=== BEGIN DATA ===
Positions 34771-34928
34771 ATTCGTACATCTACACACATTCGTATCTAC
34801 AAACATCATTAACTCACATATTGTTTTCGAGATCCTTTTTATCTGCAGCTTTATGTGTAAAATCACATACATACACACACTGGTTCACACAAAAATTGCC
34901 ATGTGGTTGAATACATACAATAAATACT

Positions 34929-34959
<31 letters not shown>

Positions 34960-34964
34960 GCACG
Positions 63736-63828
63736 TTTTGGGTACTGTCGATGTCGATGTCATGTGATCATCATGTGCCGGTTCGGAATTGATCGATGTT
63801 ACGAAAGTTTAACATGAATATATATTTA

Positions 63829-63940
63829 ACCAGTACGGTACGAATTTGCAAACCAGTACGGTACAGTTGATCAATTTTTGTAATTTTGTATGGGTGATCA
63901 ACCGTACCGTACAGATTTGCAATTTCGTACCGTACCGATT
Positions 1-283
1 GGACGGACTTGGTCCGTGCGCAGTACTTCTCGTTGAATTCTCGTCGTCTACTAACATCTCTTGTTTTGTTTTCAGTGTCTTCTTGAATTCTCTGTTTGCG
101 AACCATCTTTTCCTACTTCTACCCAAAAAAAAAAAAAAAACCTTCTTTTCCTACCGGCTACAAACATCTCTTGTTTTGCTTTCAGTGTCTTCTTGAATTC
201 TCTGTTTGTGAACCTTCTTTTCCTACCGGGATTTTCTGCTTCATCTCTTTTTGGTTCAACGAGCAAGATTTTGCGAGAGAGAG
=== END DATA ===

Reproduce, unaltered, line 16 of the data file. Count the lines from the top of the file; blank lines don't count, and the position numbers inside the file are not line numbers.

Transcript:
1 GGACGGACTTGGTCCGTGCGCAGTACTTCTCGTTGAATTCTCGTCGTCTACTAACATCTCTTGTTTTGTTTTCAGTGTCTTCTTGAATTCTCTGTTTGCG